Science & Technology

Youth Activist Says Social Media Has ‘Power’ in Cambodia

Cambodian men are using internet at a coffee shop in Phnom Penh, file photo. Cambodian men are using internet at a coffee shop in Phnom Penh, file photo.
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Cambodian men are using internet at a coffee shop in Phnom Penh, file photo.
Cambodian men are using internet at a coffee shop in Phnom Penh, file photo.
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Say MonyVOA Khmer
PHNOM PENH - Social media has the power to help Cambodia correct some of its social ills, including corruption and the abuse of power, a youth activist says.

Tim Malay, head of the Cambodian Youth Network, told “Hello VOA” on Monday that YouTube, Twitter and Facebook, growing rapidly in popularity, help people share information on politics, economics, government and other important realms of daily life.

“When more and more people know the information and others start talking about it, those committing the wrongdoings must be embarrassed and thus change their attitudes,” he said.

More than 740,000 Cambodians now have Facebook accounts, according to the tracking site socialbakers.com. Much of the Internet use enjoyed by Cambodians is for social and entertainment purposes.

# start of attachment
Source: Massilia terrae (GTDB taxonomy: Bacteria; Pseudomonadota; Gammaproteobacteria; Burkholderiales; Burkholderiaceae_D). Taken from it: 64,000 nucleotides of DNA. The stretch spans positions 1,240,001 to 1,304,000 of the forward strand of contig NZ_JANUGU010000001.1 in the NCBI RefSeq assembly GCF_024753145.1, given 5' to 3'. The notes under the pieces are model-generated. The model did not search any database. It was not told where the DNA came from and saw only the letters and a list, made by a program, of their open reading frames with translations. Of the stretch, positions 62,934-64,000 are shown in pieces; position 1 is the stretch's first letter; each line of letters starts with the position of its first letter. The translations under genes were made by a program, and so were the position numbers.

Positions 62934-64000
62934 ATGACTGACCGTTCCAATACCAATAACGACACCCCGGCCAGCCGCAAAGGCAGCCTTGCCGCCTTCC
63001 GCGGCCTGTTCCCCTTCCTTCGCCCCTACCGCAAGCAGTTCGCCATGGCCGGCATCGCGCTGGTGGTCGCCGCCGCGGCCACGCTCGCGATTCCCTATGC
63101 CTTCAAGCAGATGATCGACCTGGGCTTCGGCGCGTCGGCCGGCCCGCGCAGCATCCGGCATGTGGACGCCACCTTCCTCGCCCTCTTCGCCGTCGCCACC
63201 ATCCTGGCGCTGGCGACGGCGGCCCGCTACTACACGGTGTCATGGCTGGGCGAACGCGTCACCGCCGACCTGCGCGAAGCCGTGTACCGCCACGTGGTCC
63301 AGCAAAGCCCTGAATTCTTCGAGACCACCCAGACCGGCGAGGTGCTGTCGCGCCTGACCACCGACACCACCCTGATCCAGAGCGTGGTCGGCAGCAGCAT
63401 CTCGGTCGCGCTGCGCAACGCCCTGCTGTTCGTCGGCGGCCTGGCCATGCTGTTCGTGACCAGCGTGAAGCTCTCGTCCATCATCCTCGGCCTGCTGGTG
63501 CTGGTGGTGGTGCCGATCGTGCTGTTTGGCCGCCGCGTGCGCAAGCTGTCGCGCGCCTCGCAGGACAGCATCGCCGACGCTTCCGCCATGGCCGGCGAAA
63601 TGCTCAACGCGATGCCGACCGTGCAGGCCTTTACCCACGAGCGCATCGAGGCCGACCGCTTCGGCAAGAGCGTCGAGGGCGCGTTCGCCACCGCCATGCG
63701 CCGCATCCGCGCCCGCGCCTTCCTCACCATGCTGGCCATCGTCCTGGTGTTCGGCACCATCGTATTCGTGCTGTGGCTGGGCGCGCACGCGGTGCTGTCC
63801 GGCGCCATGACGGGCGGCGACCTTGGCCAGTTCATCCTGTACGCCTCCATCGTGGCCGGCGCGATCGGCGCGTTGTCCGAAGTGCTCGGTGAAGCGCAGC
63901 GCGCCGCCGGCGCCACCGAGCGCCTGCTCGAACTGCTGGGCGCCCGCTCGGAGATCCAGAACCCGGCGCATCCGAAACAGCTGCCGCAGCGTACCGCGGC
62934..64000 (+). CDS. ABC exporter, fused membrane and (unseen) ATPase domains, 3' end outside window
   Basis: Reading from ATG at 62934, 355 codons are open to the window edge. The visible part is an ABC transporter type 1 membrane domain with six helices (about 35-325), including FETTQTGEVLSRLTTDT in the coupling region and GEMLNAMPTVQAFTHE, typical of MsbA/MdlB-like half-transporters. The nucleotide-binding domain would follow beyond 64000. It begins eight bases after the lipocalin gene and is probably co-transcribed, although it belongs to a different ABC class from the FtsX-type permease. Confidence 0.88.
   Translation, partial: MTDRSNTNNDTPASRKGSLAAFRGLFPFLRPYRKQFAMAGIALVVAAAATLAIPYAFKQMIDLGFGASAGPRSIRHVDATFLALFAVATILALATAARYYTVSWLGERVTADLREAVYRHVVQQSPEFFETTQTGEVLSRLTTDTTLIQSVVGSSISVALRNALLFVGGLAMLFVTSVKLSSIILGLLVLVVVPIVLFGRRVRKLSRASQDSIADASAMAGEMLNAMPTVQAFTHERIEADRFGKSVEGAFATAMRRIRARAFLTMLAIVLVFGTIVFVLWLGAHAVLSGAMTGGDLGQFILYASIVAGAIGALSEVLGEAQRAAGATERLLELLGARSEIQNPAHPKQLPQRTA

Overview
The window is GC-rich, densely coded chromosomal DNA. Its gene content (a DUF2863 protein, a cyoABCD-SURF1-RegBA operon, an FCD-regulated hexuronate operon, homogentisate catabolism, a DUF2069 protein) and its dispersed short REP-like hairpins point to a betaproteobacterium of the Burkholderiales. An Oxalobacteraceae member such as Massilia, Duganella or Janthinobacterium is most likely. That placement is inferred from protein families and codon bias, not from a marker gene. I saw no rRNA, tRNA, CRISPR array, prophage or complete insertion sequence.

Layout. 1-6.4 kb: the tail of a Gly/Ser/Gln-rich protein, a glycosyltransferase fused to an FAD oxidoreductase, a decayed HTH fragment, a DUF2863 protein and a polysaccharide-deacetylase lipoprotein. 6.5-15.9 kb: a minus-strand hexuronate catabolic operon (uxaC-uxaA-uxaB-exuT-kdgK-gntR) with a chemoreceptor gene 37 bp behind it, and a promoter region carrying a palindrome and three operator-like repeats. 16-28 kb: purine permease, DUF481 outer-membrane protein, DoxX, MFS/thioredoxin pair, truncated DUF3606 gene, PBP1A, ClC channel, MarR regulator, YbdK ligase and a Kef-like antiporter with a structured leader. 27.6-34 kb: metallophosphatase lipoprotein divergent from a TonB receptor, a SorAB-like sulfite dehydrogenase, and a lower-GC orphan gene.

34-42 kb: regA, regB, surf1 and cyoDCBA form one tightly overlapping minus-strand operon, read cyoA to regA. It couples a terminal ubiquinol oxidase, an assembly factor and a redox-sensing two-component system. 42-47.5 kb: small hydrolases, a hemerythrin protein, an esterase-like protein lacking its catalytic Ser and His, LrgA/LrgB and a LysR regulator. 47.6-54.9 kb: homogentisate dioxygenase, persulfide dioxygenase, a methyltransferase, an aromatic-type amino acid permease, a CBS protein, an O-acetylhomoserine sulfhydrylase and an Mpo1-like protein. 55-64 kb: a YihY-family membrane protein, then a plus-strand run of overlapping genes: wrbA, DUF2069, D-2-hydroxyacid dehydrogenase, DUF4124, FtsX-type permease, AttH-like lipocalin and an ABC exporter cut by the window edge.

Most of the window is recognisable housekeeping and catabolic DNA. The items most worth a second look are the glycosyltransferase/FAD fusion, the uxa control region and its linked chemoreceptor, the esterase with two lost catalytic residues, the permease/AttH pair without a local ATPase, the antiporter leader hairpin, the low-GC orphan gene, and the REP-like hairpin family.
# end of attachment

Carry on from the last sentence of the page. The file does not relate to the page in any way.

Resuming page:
But Malay said Monday that the potential for more useful content is there, including the sharing, through video and photos, of rights abuses and other wrongdoing. Police violence against citizens, petty extortion at parking lots and other everyday abuses of power can be documented and shared, he said.

Youth Activist Says Social Media Has ‘Power’ in Cambodia
Youth Activist Says Social Media Has ‘Power’ in Cambodia i
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For now, none of that has led to any official action, he said. But that could change.

Meanwhile, some fear that the freedom of information on the Internet is already facing challenges.

“If more and more bad actions of the government are posted online,” said one caller to the show Monday, “then they could consider creating a cyberlaw to suppress that.”
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